A couple short teases:
9-28-72 Other One – After the verse, around 17:10 Phil plays the riff for about 20 seconds, then moves on. (He repeats it more quietly for a bit at 18:40 but drops it again.)
9-30-72 Other One – In the bass/drum solo, Phil plays the line at 12:25 for about 10 seconds, but passes right over it. (Note that at 13:40 he plays an early version of the end-of-Eyes of the World riff, for about 15 seconds.)

The theme then disappears in October ’72, except for one show:
10-27-72 Other One – Starts at 3:45 and continues in a neat little band jam until it dissolves into an Other One jam at 4:30. This one’s distinctive since it’s played in a slower, swinging 3/4 waltz time.

In the November ’72, the theme recurs in a few shows:
11-14-72 Other One – Phil starts it at 2:10 and continues for about 30 seconds. He sounds like he’s trying to remember how the line goes, or has reconfigured it, and it’s played in loose 5/4 time now. It returns briefly at 3:20 for ten seconds, then again at 4:50 for about 20 seconds, then again after the verse at 7:30, and continues off and on until about 8:50, mingling with Other One lines. The last time around, the band finally joins him in the jam. Phil sounds more stiff now that he’s playing the clipped 5/4 line, compared to the earlier bouncy 6/8 version.

11-17-72 Other One – Starts at 8:45 and continues to about 9:15, with Weir joining Phil, then comes back from 9:40-10:20 in a hot stretch of the jam; and then again after 10:50, Phil keeps repeating it for the next minute, but the others don’t join him. (He throws it in again for 15 seconds at 15:15, then again very briefly at 18:40.) The riff is still in 5/4 time, and despite Phil dropping it into the jam repeatedly, it doesn’t really take with the rest of the band this time.

It’s teased in the 11-22-72 Other One, at 7:50, but only for about 15 seconds.

Then the theme vanishes through December, until the last show of the year:
12-31-72 Other One – Coming out of the bass/drums solo, Phil introduces the theme in 5/4 and the band plays a solid little jam around it until it gradually dissolves into the Other One after a couple minutes (0:00-1:55). At this point it still wasn’t a distinctive theme jam so much as an occasional part of the Other One.


1973

Over the winter and spring of ’73, the jam’s structure becomes more settled as the rhythm changes. In time, it becomes obvious the band has prepared parts for this theme, it’s not fully improvised – Weir usually doubles Phil’s line (or tries), and Garcia frequently plays the same licks each time. Eventually, the jam resembles Eyes in a way, as Phil will repeat his riff a few times, then ‘float’ on one chord for a while before returning to the riff again.

The theme shows up several times in the February/March tour:
2-19-73 Other One – A short but sweet little band jam in 5/4, from 12:55-13:20.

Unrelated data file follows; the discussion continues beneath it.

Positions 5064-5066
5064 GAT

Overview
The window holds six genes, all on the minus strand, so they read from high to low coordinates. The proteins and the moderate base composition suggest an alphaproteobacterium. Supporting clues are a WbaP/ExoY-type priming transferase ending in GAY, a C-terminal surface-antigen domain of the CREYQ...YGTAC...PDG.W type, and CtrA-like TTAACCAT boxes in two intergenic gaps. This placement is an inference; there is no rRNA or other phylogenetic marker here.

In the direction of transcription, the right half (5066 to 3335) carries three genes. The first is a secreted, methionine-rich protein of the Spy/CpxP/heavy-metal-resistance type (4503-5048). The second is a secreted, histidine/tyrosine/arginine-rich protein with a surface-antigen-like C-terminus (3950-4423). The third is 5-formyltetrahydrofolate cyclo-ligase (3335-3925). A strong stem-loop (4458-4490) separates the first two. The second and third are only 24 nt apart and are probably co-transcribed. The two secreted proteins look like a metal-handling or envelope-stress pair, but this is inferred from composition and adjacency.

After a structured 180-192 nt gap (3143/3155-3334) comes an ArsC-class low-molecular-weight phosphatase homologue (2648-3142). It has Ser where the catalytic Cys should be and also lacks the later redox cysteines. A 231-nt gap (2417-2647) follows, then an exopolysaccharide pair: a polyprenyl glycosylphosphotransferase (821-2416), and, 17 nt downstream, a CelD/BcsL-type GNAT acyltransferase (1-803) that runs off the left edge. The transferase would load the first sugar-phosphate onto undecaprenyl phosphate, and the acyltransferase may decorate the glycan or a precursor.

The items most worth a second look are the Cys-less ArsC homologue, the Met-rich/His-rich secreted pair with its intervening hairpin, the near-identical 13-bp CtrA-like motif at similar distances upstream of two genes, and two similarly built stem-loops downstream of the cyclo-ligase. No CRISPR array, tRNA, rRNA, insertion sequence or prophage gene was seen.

2-21-73 Truckin' – Starts at 10:00; Phil plays it in a halting 5/4 rhythm like he’s practicing the line, and it starts and stops until about 12:00. The band drops out right away so it’s mostly just a bass/drum solo.

2-26-73 Dark Star – In a moment of silence at 10:15, Phil introduces the theme in 5/4, and the band gradually comes in. He pauses at 11:10, then resumes the riff in 6/8 time (adding an extra note – it’s more angular than the ’72 version). This time the band coheres immediately around the theme and they jam on it until 16:20, when Garcia returns to the Dark Star theme. The first full-fledged Solomon’s Jazz Jam. (The playing here reminds me of Dave Brubeck’s ‘Take Five’ – is Garcia quoting the melody?)

2-28-73 Other One – Starts at 4:40, back in 5/4 again. The band dives right into this one and it’s a nice jam, but ends around 6:00 when they return to the Other One theme.

3-15-73 Other One – Starts at 2:45 in a nice little band jam in 5/4 that shifts back to the Other One at 3:20. Then from 4:45 to about 5:50, Phil blends the line into the Other One jam in a very effective way – it actually sounds like it belongs this time, rather than sticking out.

3-21-73 Dark Star – Phil starts teasing it at 6:40, then fully starts it at 7:10, in 5/4 again. The rest of the band rather chaotically tries to join him, but it never comes together. (You can hear someone shouting, maybe an audience member: “Yeah, Phil!”) Phil keeps trying until about 8:20, but Garcia takes them into the Dark Star theme instead.

3-22-73 Other One – Phil teases it at 6:45 for about ten seconds, but there’s a full version from 11:05-11:30. The rest of the band doesn’t really try to join in, so it dies quickly. But this version is important since it’s finally in 6/8 time, and sounds very much like Stronger Than Dirt.

The theme returns briefly in May: